What a useful kitten!

A mighty cat!

Tweets from Matthew. Translation of this one: “This is my little godchild Abraxas, whom I visited yesterday in the Wildtierhilfe (Wild animal rescue orgnization) Schäfer and was also allowed to hold.”

Ferrets aren’t claustrophobic and at one time, as I recall, were used to clean the tubes in nuclear reactors, running through them dragging a balled-up rag behind them:

Amazing but true! But WHY?

A nice trick; the explanation is in the thread:


35 thoughts on “Wednesday: Hili dialogue (and Leon monologue)

    1. It was a most accurate prophecy: Made to fit something by waiting a few decades until something happened.

      Having grown up among fundamentalist Catholics, I got to know some conspiracy theories about the third secret, along with countless hogwash tales about Fatima (e.g. sun miracle). Later, a sceptical assessment showed me how shamelessly invented all of it was.

  1. Leon, let’s get going on that house.

    Guadalcanal, Peleliu, Inchon, Chosin Reservoir. Chesty Puller was there. I worked with a retired Marine in Okinawa who served with Chesty in Korea.

  2. Jeter was a terrible fielder. Those plays looked spectacular because he had to reach and dive to get balls better shortstops could field standing up.

  3. USMC English Bulldog mascot Cpl [now Sgt] Chesty Pullerton [Chesty XIV] greets green recruit English Bulldog Chesty XV last year. Chesty XV earned his Pfc stripe in March 2019 & is now the USMC mascot for four years:

    Woof. Grrrr.

  4. Francisco Pizarro, the destroyer of the Inca empire, by disease, steel as well as deceit, lies and treasonous behaviour. He considered lying and treacherous behaviour towards a pagan of no consequence (What doe that remind us of nowadays?). Not a hero in my pantheon. I’m sure that nowadays he would be considered a war criminal. He was killed when 70, the same age that Mr Trump usurped the US presidency. Would history have been different had he been killed 30 years earlier? Probably not.

    1. As John Huston explained to Jack Nicholson in Chinatown, “politicians, ugly buildings, and whores all get respectable if they last long enough”:

  5. 2003 – The U.S. Supreme Court rules in Lawrence v. Texas that gender-based sodomy laws are unconstitutional.

    Seventeen years earlier, in Bowers v. Hardwick, SCOTUS had upheld the constitutionality of Georgia’s sodomy statute as against two gay guys who’d been interrupted in flagrante delicto, in their own bedroom, when local police executed a (subsequently determined to be invalid) warrant on their home.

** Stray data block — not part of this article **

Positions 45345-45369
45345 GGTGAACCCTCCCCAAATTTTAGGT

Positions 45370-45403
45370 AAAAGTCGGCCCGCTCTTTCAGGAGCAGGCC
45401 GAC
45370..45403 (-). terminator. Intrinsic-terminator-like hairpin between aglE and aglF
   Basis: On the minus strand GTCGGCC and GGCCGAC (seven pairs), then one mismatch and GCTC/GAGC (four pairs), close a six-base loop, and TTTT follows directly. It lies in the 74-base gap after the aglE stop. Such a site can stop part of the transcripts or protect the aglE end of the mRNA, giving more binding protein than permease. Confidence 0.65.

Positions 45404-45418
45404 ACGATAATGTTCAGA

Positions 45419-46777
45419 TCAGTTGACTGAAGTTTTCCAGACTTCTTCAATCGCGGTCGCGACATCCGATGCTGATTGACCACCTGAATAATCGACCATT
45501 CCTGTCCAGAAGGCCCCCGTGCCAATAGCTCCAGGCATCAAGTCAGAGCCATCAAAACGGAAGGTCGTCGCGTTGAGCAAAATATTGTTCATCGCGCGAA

Lawrence v. Texas overruled Bowers and struck down all laws prohibiting private homosexual conduct among consenting adults. The Court’s three most conservative justices — Scalia, Rehnquist, and Thomas — dissented. Two other Republican appointees — Kennedy and Souter — joined the majority. This, and the softness of Kennedy and Souter (and fellow Republican appointee Sandra Day O’Connor) on abortion issues, is why conservatives are now so batshit about having Republican SCOTUS nominees vetted to a fare-the-well by groups like the Federalist Society for potential ideological impurity.

      1. That’s funny. Ol’ Nino had a gift for hyperbolic invective, especially in dissent. But at some point during his last decade or so on the bench he gave up on trying to persuade anyone of anything, in favor of doing hand-to-hand combat with his ideological enemies.

        He remained a favorite of the rightwing, though — kinda like a pitbull in a spiked collar that a redneck keeps chained up in the bed of his pick-up truck. Useless for getting most anything accomplished, but great for pointing at and saying, “Look at him; ain’t he a pisser?!”

  6. I don’t believe it was noted yesterday, perhaps because PCC(E) was so busy chowing down on Hawaiian delicacies like Spam, but Anthony Bourdain was born yesterday, June 25, and now chefs have proclaimed June 25th to be “Anthony Bourdain Day,” and the 25th will be celebrated as such henceforth.

    Those of us who didn’t know that can celebrate belatedly today. I doubt that he’d mind.

    1. The mouse is too savoury to be a pudding & it just will not stay still on the plate unless absolutely drenched in chocolate?

      1. True! I did just acquire a new vehicle with a high clearance, hand’t considered the mousse-risk I’ve taken along with that change. Duly noted!

  7. Maybe the mouse is just a “pack rat”? 😉

    Actually, I have heard that rodents often do like keeping a clean environment. Our gerbils we had as a kid used to like to move things around, reformat their cage, etc.

  8. “Ferrets … used to clean the tubes in nuclear reactors”. I guess that explains that glowing, 50 foot tall one wreaking havoc in the heartland…

  9. 1819 – Abner Doubleday, American general (d. 1893

    Hmmm, I used to associate the name “Doubleday” with honourable professions like publishing. No more.

  10. I believe the proper inscription on the soap should be:

    Its so easy to get under you’re skin.

    (I threw up in my mouth a little typing that.)